The Municipality of Lioni is located within the area of Upper Irpinia. It is a town of 6,155 inhabitants, located 550 metres above sea level and 48 km from Avellino. The territory extends for 46.51 sq km and the adjoining municipalities are: Bagnoli Irpino, Calabritto, Caposele, Morra De Sanctis, Sant'Angelo dei Lombardi and Teora.
The etymology of the name seems to originate from some ancient monument in which lions were depicted; in fact, in medieval documents, Lioni is usually referred to as Casale Leonum or de Leonibus, or “farmhouse of the lions”. The inhabitants are called Lionesi and Saint Roch is their patron saint.
PLACES OF INTEREST
- Church of Santa Maria Assunta (Saint Mary of the Assumption) - Probably built on the remains of a building of the 15th century, the bell tower is the only part of the original construction that remains
- Sanctuary of San Rocco (Saint Roch)- Built after the earthquake of 1980, on the ruins of the ancient Church of the Madonna del Carmine (Our Lady of Mount Carmel), it was dedicated to the town’s patron saint, protector against the plague
- Villa Bianchi - The original building probably dates back to the late 17th century: over time it has undergone several renovations and, today, preserves the typical Art Nouveau style
- Church of the SS. Annunziata (Most Holy Annunciation) - Located in the heart of the historic centre of Lioni, it dates back to the 16th century
- Ancient water mill “La Cascata” - Built in the 19th century, it remained in operation until the 1920s and is today a historical testimony of the peasant tradition of the past
- Oppido Castle - Fortress of which only a few remains are visible
- Lombard Castrum and Roman Tomb - Masonry enclosure with a rectangular plan, with two towers leaning against the short sides
- Samnite Fortress - Remains of a city wall, perhaps belonging to a fortified village of the Samnite era
- Ethnographic, Anthropological and Territorial Museum - Housed in the school premises, it preserves about 3,500 objects
- Stele of the God Silvanus - Currently preserved in the Irpino Museum of Avellino, the stele dates back to the Domitian age
- Murals - The town is enriched by several large-scale works on the outer walls of the buildings
- Other - Church of S. Antonio da Padova (Saint Anthony of Padua), Church of S. Bernardino da Siena, Church of S. Carlo Borromeo (Saint Charles Borromeo), Church of S. Maria del Carmine al Cimitero (Our Lady of Mount Carmel at the Cemetery), Church of S. Maria del Piano (Saint Mary of the Plane), Capasso Palace, Salzarulo Palace
- Rites of Fire - Ancient tradition of the bonfires of the Feast of the Immaculate Conception, revived by the inhabitants of Lioni
- On the banks of the river Ofanto - Event now in its third edition in 2020, which aims to make known a place of Lioni that, for some time, was neglected
- Saint Roch Concert - Among the most anticipated events by the Lioni community, it is held on 17 August, on the occasion of the celebrations for the patron saint
TYPICAL FOOD AND PRODUCTS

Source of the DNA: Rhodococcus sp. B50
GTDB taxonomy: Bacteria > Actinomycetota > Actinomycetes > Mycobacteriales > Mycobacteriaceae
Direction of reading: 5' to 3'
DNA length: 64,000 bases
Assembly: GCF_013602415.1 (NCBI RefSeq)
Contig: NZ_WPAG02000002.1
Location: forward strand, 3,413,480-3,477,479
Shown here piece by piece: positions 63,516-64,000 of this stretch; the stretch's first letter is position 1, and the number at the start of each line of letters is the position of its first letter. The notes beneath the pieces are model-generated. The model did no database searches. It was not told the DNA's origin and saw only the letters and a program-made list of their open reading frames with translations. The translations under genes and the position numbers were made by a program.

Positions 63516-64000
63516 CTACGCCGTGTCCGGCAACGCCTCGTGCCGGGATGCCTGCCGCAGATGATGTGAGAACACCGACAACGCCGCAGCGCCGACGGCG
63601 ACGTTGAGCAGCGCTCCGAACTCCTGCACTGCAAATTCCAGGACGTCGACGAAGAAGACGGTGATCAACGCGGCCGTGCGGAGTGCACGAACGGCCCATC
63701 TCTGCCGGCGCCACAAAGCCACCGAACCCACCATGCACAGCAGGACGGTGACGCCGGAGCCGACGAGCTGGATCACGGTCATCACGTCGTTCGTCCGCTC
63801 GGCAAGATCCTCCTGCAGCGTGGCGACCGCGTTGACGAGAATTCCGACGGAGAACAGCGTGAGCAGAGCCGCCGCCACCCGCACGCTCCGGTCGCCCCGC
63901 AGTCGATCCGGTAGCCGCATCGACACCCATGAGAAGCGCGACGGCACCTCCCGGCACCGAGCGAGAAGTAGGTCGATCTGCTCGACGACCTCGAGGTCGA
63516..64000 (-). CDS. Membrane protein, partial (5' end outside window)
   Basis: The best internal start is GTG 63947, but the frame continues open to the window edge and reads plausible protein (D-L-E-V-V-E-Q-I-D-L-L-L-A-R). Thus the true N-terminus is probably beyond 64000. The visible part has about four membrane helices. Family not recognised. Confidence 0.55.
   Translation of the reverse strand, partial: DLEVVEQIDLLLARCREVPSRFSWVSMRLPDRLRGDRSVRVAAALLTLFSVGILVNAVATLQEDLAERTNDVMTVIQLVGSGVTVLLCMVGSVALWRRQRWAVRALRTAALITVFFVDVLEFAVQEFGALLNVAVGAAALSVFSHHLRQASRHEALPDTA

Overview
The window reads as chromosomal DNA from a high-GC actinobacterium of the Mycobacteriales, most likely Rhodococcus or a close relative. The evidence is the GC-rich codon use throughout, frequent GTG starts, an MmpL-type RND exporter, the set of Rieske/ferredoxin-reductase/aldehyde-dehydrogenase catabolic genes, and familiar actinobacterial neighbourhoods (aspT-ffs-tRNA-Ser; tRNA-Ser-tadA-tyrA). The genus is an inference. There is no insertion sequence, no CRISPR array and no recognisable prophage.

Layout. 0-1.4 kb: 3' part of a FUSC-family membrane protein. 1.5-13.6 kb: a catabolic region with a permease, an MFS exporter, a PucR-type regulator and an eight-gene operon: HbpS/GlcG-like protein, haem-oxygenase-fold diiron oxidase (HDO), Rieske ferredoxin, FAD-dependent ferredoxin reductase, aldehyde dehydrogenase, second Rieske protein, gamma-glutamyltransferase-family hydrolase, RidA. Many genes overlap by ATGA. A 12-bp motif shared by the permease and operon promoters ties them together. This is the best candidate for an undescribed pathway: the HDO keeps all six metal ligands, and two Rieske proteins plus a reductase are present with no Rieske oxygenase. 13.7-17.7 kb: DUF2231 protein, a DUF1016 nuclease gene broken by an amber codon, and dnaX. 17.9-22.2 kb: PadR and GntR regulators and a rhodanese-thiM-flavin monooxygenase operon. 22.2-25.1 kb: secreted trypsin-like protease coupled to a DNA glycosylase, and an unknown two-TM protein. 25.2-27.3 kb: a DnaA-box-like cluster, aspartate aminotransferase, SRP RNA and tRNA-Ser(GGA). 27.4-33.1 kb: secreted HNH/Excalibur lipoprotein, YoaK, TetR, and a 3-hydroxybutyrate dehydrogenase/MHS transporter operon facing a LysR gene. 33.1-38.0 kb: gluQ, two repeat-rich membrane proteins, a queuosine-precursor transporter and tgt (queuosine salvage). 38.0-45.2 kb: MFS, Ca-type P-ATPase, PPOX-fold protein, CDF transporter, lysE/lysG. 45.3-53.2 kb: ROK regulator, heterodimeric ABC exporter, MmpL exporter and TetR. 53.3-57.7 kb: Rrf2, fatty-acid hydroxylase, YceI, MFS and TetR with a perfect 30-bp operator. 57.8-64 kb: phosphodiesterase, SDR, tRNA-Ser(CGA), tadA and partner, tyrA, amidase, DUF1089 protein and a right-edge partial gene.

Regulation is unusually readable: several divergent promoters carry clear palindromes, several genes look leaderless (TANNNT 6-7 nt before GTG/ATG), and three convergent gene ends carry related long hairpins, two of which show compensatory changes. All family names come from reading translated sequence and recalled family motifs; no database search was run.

- Treccia lionese - Typical local cheese in a braid shape
- Millefiori nougat - Produced by a local company for several decades, the Millefiori Oliviero, it takes up an ancient family tradition
- Caciocavallo Silano PDO - Semi-hard cheese, with spun curd, produced with milk from different breeds of cows, including Podolica
- Caciocavallo irpino di grotta PAT - Spun curd cheese, produced with milk from small and medium-sized farms, from mainly Bruna cattle, traditionally aged in caves
It is said that, in Roman times, the hill of Lioni was used as a burial place, an idea supported by the two funerary steles with the image of the buried people.
One of the stone lions, which gave the town its name, is still visible in front of the town hall.
In 2005, the Municipality of Lioni was awarded the Gold Medal for Civil Merit for the commitment shown, during the post-earthquake period of 23 November 1980, in facing the “difficult work of reconstruction of its housing fabric, as well as the rebirth of its social, economic and productive future”.
On the history of Lioni there are various and divergent narratives, although the origin of the town is well documented in medieval times, through news dating back to the period between 1289 and 1306, during which the entire Lioni territory was part of the fief of Oppido.
Towards the end of the 13th century, Oppido entered into crisis and the territory of Lioni was administered, later, by numerous families: Balvano, Gianvilla, Caracciolo and Imperiale.
The Lionese community has been devastated, over the centuries, by numerous natural disasters and pestilences. The last tragic event is dated 23 November 1980: the earthquake in Irpinia caused incredible damage to the town of Lioni, resulting in 228 victims.
In search of local identity thanks to street art, Lioni reveals itself with a poetic of reflection that is inextricably linked to the territory, to those who live it and to those who cross it
Piazza Vittorio Emanuele III, 2, 83047 Lioni AV, Italia
From 7 to 10 December 2023 the event where art, culture, music, theater and entertainment…